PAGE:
Around 1986, I visited my sister in Bruxelles. One evening, we visited a young man who was a critic, and who specialiized in bandes dessinées, comics. His rundown nineteenth century student apartment was lined, floor to ceiling, in hard-bound albums, the large format 64-page books that are standard for ‘serious’ Euro-comics. They were all in French, and we were there to drink and argue politics and music, so I didn’t really get a crack at them.

Those old nineteenth-century rooms tend to have high ceilings. So I’m guessing he must have had about sixty-four linear feet of wall, multiplied by six sixteen-inch shelves. call it 3600 linear feet, each quarter-inch a bound book of the post-war European effusion of comics. 14,400 titles.

Occasionally, when my squarebound comics were out and accessible, someone would remark upon them. The clearest recollection I have of these from was a guy who had tagged along into the space with some pals. He was bored as we discussed whatever it was they were there to talk about but i noticed him bending down to the comics shelf and becoming engrossed.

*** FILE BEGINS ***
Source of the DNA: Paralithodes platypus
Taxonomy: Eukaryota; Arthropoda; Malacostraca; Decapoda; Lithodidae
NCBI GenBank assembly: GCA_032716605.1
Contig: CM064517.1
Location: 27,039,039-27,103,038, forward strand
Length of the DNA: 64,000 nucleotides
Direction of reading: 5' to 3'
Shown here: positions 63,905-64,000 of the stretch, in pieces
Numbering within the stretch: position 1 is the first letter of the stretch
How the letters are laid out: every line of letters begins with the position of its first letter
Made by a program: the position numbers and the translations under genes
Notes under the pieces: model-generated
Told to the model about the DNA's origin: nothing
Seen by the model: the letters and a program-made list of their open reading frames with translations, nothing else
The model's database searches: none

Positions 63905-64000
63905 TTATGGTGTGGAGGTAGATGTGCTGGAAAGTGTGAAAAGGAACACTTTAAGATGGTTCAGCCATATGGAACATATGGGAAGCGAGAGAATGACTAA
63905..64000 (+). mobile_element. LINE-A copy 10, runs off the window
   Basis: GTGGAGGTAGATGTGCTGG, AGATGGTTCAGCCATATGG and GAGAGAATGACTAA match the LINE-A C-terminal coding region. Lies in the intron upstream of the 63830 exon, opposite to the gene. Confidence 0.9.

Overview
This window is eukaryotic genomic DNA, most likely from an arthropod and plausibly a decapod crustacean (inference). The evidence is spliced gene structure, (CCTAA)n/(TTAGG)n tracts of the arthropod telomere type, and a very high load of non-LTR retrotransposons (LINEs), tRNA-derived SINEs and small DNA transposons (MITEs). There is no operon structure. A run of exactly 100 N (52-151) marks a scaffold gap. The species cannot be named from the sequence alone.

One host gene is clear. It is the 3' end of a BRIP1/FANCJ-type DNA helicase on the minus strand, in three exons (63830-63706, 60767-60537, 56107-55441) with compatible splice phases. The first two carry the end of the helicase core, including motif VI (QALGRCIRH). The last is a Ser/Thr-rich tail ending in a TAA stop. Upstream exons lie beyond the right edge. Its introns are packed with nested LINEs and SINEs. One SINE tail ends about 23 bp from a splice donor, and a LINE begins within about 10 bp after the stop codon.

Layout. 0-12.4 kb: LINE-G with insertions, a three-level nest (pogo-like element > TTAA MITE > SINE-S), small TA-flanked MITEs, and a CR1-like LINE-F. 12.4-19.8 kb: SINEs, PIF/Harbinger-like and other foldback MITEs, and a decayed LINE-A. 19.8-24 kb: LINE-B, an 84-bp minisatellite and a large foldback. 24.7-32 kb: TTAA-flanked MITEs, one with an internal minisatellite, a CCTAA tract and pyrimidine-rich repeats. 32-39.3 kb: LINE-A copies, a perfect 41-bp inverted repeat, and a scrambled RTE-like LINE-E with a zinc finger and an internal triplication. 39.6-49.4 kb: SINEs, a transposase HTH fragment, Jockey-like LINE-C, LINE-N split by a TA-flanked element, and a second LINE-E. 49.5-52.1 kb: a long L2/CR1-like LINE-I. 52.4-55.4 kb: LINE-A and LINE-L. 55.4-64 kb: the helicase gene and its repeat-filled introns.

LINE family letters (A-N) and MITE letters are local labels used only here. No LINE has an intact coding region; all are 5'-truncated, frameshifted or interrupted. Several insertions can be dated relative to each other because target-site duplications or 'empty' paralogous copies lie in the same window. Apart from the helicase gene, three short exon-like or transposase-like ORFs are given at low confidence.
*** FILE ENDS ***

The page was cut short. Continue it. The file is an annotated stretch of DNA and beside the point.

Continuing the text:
As they left, he turned to me and gestured, saying, “dude, that is the comics collection of a dream.”

Having actually seen something that put my six linear feet of albums into perspective, I demurred.